On Facebook, when I posted the first photo from this set, eight hours ago, I wrote:
Here’s the first of my photos from today’s extraordinary and exhilarating protest, in which 25,000 people marched to save Lewisham Hospital from having its A&E Department closed and other services severely downgraded, leaving just one A&E in Woolwich for the 750,000 people in the boroughs of Greenwich, Lewisham and Bexley. Jeremy Hunt – and the NHS’s senior management – had better be listening. This is the voice of the people, and today felt like the start of a people’s revolution.
Dejanka Bryant wrote:
Wow, 25 000, that’s amazing! Well Done!
Dejanka Bryant wrote:
Great photos, Andy.
Ruth Gilburt wrote:
Pretty good report on Channel 4 news just now….didn’t see the BBC effort though…
Again, didn’t see you Andy, but just shows how huge the demo was. Really proud of our Lewisham residents and the many supporters from London who came along too.
Neil Mckenna wrote:
I saw some Beeb coverage at about four o’clock – perfunctory but with a few short interviews with demonstrators that got the basic points across …
Good to hear from you, Dejanka, Ruth and Neil. It really was inspiring today. I spent almost an hour without seeing anyone I knew – and that’s not because I’m a hermit, it’s because the march was HUGE and my friends and family were somewhere miles away. After walking to Mountsfield Park, it took an hour for those at the end of the march to arrive in the park.
Neil Mckenna wrote:
Great to hear there was such a good turnout Andy.
Saqib Ali Rafiq wrote:
I wish I could have attended since I live in New Cross now, but I hope it went really well! I was at work today, but I am sure that the good folks from Lewisham Islamic Centre (right across the hospital) were behind this fantastic cause. 🙂
George Kenneth Berger wrote:
I’m sharing this, Andy.
Yes, an amazing turnout, Neil. Really inspiring.
Thanks also, Saqib and George. I saw some representatives of the Islamic Centre marching, Saqib, although my feeling is that there could have been more!
Joyce McCloy wrote:
I hope the UK doesn’t end up like the US. Privatized health care means health care mostly just for the wealthy, and no health care for 25% of all citizens, and limited care, high deductibles, exclusions, denial of coverage for those who do have insurance.
In the US, many folks go bankrupt either because they can’t afford health insurance or their insurance doesn’t cover enough expenses. Imagine being sick and homeless.
Yes, it’s horrible, Joyce, and I catch glimpses of the perils of life in the US without the West European safety net whenever I visit. We pay, out of general taxation, around 8 percent of GDP, and I think our right to be seen in an emergency and treated appropriately without any payment will remain, but anything regarded as less than life-threatening will become targeted by those wanting to make money out of a service (the NHS), instead of finding the best way to finance that service.
Our doctors and nurses won’t willingly let anyone die, even though politicians have tried to make them do so for years (trying to exclude “failed asylum seekers,” for example, as though medical staff would let them die in the street outside A&E). But the enduring problem, given the greedy heartless scum in politics and their corporate chums, is the profit to be made. The US total spend on health is something like 16 percent of GDP, so figure it out – that’s a full 8 percent of UK GDP that’s not going into the trouser pockets of corporate interest groups. We need to start targeting the advisors (McKinsey and KPMG, for exmaple), the companies seeking to profit from privatisation, those profiting from PFI deals, and the politicians who have vested interests. And we need to chuck out anyone in the NHS who isn’t prepared to fight for Bevan’s dream.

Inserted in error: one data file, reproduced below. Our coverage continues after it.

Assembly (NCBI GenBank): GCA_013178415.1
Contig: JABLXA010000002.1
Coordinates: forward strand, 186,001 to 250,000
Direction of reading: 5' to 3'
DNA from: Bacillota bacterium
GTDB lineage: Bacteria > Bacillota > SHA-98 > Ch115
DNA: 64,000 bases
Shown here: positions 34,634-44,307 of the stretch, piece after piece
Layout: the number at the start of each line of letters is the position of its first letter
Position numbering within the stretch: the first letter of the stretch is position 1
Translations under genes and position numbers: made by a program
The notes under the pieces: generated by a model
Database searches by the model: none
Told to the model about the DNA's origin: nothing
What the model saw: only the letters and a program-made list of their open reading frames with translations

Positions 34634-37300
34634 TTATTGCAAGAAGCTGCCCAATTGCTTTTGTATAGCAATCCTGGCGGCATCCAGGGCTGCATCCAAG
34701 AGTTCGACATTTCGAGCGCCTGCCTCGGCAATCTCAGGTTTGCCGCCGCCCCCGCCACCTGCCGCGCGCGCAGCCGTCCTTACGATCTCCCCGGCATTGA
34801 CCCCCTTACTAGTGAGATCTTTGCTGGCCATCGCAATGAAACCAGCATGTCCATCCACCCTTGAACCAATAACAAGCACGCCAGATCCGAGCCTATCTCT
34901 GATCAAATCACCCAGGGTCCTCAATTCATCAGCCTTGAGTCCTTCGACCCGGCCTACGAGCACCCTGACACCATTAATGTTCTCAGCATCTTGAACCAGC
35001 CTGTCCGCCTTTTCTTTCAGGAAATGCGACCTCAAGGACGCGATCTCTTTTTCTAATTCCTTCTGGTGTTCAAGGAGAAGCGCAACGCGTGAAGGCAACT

Victor McAuley wrote:
Good man Andy, we also need to be demanding an end to NHS consultants double jobbing (NHS work and Private Work) and in the process creating waiting lists in order to pressurise patients to pay a second time for medical treatment – a total scandal. If govt (any govt) starts working for any other body other than the people of the UK then it is time to see that Govt gone whether it be CONservative, so called Labour or LIB dems – if they don’t work forthe ordinary man or woman then DON’T VOTE FOR THEM. Better to not vote at all than to play their game of voting for the least worst option.
Thanks for the comments, Victor. I would suggest there’s little chance of your first demand coming true, given that it was one of the essential compromises required to get the NHS up and running in the first place, and has never fundamentally changed. Right now, I’d just settle for those in positions of power and authority in the NHS remembering what the NHS is for, and not buying into the idiocy of cuts and business models – the kind of idiocy that leads to proposals to spend a fortune destroying a successful hospital like Lewisham, and that also involves numerous other plans to downgrade services at hospitals across London and England as a whole. Savings can be made, but no one should be accepting – or needing to accept – reductions in the services provided. The NHS is the most important public organisation in the UK, and needs to be treated as such.
Investigative journalist, author, campaigner, commentator and public speaker. Recognized as an authority on Guantánamo and the “war on terror.” Co-founder, Close Guantánamo, co-director, We Stand With Shaker. Also, singer and songwriter (The Four Fathers) and photographer.